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Eight Key Points from the Central Bank of Barbados Quarterly Review of Barbados’ Economy

  1. Higher output of goods and services in the first six months of 2023 permeated the economy, bolstering other related economic fundamentals. Economic activity expanded by 3.9 percent, representing the ninth consecutive quarter of economic expansion. This growth resulted in fiscal surpluses, improved employment, reduced debt-to-GDP ratio, a narrowing gap between the value of exports and imports, and record foreign reserve levels. The increased economic activity also fed into the financial services sector, improving credit quality, as well as boosting assets and profits. 
  2. Barbados’ economy continued to grow during the first half of 2023. Real GDP increased by 3.9 percent between January and June 2023 when compared to the corresponding period of 2022. A strong winter tourist season and broad-based increases in the non-traded economic sectors fuelled the growth. The spill-overs from tourism and robust construction activity enabled the non-traded sectors to contribute two-thirds of overall real GDP growth.
  3. Long-stay tourist arrivals outpaced 2022’s performance. A number of factors drove tourism growth, including persistent demand for travel, especially from the island’s main source markets, improvements in airlift, and increased cruise activity. The United Kingdom (UK) market has recovered beyond pre-pandemic levels, while the other markets are close to pre-pandemic levels and continue to exhibit strong growth.
  4. Gross international reserves remained high mainly due to the tourism rebound. In addition, borrowing from multilateral institutions and a decrease in the value of imports aided in reserve accumulation. As international commodity and fuel prices continued to ease, the rise in import prices during the first six months of the year moderated, leading to an overall improvement in the merchandise trade balance.
  5. Domestic factors kept inflation elevated despite falling international prices for fuel and other commodities. Improved economic conditions pushed up domestic demand for restaurants and recreational services leading to price increases in those categories. In addition, heavy rains followed by drought hampered agricultural production, increasing some domestic food crop prices. These factors outweighed the relief from falling import prices.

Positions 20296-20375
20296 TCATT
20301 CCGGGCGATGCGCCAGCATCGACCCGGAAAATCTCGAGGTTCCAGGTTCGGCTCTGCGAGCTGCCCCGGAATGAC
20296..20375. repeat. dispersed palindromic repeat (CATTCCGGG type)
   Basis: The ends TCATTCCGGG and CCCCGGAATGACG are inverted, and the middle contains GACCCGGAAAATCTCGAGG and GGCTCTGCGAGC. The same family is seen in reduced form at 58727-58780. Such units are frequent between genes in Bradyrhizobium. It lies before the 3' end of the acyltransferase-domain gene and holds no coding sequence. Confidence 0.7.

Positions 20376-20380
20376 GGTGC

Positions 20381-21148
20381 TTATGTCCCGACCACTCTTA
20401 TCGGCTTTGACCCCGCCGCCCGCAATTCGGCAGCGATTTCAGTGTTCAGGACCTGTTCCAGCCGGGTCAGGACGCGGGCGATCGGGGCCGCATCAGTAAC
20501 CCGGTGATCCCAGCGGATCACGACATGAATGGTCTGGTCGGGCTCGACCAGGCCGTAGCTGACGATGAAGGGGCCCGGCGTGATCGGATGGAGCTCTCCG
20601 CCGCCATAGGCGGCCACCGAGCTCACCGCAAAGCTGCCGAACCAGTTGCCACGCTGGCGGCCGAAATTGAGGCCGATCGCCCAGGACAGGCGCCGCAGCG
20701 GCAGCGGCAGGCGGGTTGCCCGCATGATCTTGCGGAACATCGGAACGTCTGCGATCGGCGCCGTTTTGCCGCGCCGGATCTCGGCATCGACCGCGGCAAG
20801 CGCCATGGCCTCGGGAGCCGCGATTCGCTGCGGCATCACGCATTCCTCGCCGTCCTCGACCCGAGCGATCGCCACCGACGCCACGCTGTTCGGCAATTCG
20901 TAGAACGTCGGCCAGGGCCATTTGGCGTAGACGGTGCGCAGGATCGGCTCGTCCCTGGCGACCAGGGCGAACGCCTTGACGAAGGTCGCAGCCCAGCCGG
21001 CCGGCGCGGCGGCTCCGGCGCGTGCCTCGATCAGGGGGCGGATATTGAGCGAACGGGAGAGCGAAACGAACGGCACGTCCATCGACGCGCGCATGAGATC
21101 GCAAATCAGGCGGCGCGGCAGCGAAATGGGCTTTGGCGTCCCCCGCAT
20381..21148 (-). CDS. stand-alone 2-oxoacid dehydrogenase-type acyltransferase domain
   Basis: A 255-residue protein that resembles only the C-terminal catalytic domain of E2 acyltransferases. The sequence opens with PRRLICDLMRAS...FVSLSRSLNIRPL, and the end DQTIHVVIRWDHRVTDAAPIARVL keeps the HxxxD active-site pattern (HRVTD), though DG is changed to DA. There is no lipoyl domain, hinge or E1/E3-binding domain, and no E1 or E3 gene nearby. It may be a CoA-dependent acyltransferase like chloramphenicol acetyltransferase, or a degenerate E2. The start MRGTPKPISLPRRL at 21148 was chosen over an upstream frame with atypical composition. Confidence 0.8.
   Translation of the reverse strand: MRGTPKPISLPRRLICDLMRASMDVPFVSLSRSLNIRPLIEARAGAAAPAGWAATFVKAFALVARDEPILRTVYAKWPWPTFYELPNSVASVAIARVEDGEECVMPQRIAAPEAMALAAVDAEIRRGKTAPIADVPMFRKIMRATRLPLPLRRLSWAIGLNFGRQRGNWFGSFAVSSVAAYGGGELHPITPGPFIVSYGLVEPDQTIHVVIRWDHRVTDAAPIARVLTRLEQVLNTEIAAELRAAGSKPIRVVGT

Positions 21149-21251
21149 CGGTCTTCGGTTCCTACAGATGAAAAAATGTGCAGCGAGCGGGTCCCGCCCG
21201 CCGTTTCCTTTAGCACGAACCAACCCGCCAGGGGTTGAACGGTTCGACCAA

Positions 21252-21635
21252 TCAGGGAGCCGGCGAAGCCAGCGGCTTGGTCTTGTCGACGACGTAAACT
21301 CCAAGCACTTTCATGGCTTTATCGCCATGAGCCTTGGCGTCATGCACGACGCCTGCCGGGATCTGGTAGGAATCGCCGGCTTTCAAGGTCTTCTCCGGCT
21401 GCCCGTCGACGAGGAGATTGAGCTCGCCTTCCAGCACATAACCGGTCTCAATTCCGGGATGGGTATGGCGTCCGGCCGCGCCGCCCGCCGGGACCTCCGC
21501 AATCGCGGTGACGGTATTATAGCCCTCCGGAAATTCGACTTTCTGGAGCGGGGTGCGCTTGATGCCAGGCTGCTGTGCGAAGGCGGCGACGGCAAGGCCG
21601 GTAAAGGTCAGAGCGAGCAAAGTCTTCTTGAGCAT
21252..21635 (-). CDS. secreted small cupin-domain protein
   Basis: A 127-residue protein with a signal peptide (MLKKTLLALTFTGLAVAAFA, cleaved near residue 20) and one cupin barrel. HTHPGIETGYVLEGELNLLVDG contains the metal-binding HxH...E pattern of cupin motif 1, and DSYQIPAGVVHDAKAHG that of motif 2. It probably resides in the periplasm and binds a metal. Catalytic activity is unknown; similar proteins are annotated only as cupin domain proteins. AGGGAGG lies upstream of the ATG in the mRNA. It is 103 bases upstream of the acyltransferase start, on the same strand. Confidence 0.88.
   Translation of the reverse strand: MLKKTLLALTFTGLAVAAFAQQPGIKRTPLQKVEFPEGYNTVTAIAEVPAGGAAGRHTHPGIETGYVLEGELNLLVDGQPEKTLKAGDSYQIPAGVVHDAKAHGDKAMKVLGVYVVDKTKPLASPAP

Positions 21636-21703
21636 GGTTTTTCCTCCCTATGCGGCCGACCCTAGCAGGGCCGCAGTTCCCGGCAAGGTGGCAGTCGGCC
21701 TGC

6. Government recorded a primary surplus for the first quarter of FY 2023/24 (April-June). Government revenues benefitted from the buoyant economy, and higher excise and fuel tax receipts from imported fuels. However, a rise in Government interest expenses, public sector labour costs and transfers to state-owned enterprises (SOEs) partially offset revenue collections. 
  7. The debt-to-GDP ratio, at 117.5 percent, is now back to its pre-pandemic level. This ratio has continually declined since July 2021, in line with the expanding economy. Though the debt stock was higher at end-June 2023 than at end-December 2022, primarily due to policy loans from international financial institutions, the continuous expansion in economic activity drove down the ratio. 
  8. Capital, credit quality and liquidity levels increased at deposit-taking institutions (DTIs), but credit growth remained weak. The sector’s capital levels increased during the first half of the year, with capital adequacy ratios above their respective prudential requirements. Non-performing loans declined, reflecting increased clearance of arrears consistent with the improved labour market conditions and an expanding economy. The liquid asset ratio increased on the strength of deposit growth, leading to a slight decline in interest rates. 

Review of Barbados' Economy: January-June 2023